DB Cooper: The Legendary Daredevil
The famous crime alias D.B. Cooper has been kept alive in the popular media by anniversary look-backs at his crime—e.g., "The Legend of a Jet Age Jesse James," a 3,000-word opus published in The Los Angeles Times in 1996, 25 years after the hijacking. But Cooper's name also has lived on in periodic news reports each time someone has attempted a variation of his caper.
There have been many copycats, some more cockeyed than others.
Most recently, on May 25, 2002, a man named Augusto Lakandula, distraught over financial problems and armed with a grenade and a pistol, robbed many of the 277 passengers aboard a Philippine Airlines jet, then jumped from the plane at 6,000 feet wearing a homemade parachute. His body was scraped off the forest floor 40 miles east of Manila.
Such news stories always refer to Cooper as the grandfather of such crimes. But he was really only a great uncle.
Two weeks before Cooper's hijacking, a passenger named Paul Cini brandished a handgun aboard an Air Canada flight over Montana. He extorted money and a parachute, just like Cooper, but he was rushed and subdued by the jet's crew when he put down the gun to don the parachute. The FBI's Himmelsbach has said he believes Cooper borrowed his basic plan from Cini and the detail of a bomb in his briefcase from the plot of "Airport," the disaster flick released six months before the Cooper hijacking.
Three other hijackers copied the Cini/Cooper scheme in 1972 alone. All three survived the skydive—more "proof" for those who believe Cooper lived. One was shot dead and the others captured on the ground.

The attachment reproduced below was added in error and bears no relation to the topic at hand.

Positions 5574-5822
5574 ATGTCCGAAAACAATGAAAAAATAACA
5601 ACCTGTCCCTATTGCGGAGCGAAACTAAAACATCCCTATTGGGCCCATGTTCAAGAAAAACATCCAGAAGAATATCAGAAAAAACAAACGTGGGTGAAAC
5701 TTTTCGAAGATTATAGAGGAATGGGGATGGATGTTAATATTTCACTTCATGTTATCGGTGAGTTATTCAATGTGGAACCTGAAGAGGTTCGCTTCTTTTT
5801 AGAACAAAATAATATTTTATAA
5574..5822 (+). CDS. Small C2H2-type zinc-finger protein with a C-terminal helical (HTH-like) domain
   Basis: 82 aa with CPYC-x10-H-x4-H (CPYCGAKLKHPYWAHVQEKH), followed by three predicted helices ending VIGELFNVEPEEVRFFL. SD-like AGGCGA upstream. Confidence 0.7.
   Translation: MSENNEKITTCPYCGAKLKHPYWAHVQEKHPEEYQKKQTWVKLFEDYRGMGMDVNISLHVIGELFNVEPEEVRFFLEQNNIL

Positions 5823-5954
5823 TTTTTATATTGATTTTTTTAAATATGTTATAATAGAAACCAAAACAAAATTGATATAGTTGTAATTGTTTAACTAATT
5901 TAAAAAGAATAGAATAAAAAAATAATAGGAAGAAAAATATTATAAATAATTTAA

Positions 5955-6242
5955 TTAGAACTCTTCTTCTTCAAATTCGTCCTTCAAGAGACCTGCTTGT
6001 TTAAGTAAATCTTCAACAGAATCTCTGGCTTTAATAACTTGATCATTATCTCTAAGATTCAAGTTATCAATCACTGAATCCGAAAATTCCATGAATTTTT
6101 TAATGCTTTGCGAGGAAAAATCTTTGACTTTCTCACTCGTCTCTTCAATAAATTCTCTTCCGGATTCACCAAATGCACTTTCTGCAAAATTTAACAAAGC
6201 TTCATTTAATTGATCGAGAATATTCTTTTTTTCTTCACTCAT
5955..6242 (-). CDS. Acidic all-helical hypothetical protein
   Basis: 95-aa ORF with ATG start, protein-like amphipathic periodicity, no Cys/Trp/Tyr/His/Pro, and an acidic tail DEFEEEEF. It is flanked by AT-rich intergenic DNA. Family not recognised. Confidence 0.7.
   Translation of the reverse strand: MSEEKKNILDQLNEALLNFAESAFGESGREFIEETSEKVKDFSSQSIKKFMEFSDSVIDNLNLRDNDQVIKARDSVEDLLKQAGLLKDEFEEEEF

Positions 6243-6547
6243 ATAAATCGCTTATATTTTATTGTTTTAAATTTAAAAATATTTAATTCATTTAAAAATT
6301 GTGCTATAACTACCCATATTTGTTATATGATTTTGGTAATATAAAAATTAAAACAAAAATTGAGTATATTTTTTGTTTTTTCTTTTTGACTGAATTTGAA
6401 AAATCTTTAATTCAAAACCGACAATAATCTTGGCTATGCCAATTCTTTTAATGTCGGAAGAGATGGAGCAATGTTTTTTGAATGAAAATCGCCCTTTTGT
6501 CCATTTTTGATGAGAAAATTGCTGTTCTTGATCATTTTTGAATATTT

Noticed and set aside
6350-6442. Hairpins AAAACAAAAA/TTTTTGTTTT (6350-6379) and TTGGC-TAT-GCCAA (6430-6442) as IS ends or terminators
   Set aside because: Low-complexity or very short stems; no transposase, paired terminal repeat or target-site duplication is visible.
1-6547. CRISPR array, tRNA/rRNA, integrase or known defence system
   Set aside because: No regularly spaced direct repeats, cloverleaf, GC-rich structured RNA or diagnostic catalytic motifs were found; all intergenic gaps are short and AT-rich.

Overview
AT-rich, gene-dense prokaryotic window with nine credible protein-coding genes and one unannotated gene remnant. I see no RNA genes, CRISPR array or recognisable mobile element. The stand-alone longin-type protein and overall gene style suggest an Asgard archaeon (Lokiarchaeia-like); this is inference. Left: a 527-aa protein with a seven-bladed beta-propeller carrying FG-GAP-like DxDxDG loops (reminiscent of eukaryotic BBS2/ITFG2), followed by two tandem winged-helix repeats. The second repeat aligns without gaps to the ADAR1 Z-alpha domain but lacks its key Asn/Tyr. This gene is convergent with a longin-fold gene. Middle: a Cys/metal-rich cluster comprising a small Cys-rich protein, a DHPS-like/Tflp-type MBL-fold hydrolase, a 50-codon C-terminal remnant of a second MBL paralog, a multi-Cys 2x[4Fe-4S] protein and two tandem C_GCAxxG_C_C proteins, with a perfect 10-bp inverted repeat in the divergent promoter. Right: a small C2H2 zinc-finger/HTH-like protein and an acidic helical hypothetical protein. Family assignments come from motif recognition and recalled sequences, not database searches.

Of the three, a hijacking that occurred on April 7, 1972, about four months after Cooper's, was perhaps the most interesting to law enforcers.
A man using the name James Johnson boarded United Flight 855, from Newark to Los Angeles, during a stopover in Denver. The jet was a Boeing 727, with aft stairs. Like Cooper, the man was described as nondescript. Just before takeoff, he went to the lavatory and donned a disguise of sunglasses, a wig and a fake mustache. When he returned to his seat, another passenger noticed that he was holding what appeared to be a grenade.
The hijacker discreetly revealed a pistol to a stewardess then gave her an envelope labeled "Hijack Instructions." She hurried to the cockpit. The orders to the pilot were explicit:
- Land at San Francisco International Airport and park at the remote Runway 19 Left.
- Order a refueling truck, but allow no other vehicles to approach without permission.
- Direct United Air Lines to provide four parachutes and a ransom of $500,000.
The pilot diverted as ordered, and the demands were met—a virtual replay of the Cooper hijacking at Sea-Tac. Back in the air, Johnson prescribed an east-northeast flight path, toward Provo, Utah, at 16,000 feet and 200 mph. After 90 minutes aloft, the hijacker ordered the cabin depressurized. A copilot peeked under the cockpit door and watched as Johnson skillfully donned jump gear, as though he had done it many times before. The man double-checked the jet's airspeed and altitude, as well as wind direction and sky conditions. He killed the cabin lights for a better view of the ground, then bailed out over central Utah from the rear stairs. The FBI began a by-the-book investigation the moment the 727 landed at Salt Lake City. Crime technicians checked seat belts, gum wrappers, cigarette butts and the like for fingerprints. A single note left behind by the hijacker was sent to the FBI lab for scrutiny. An army of law enforcers scoured the Provo countryside for clues.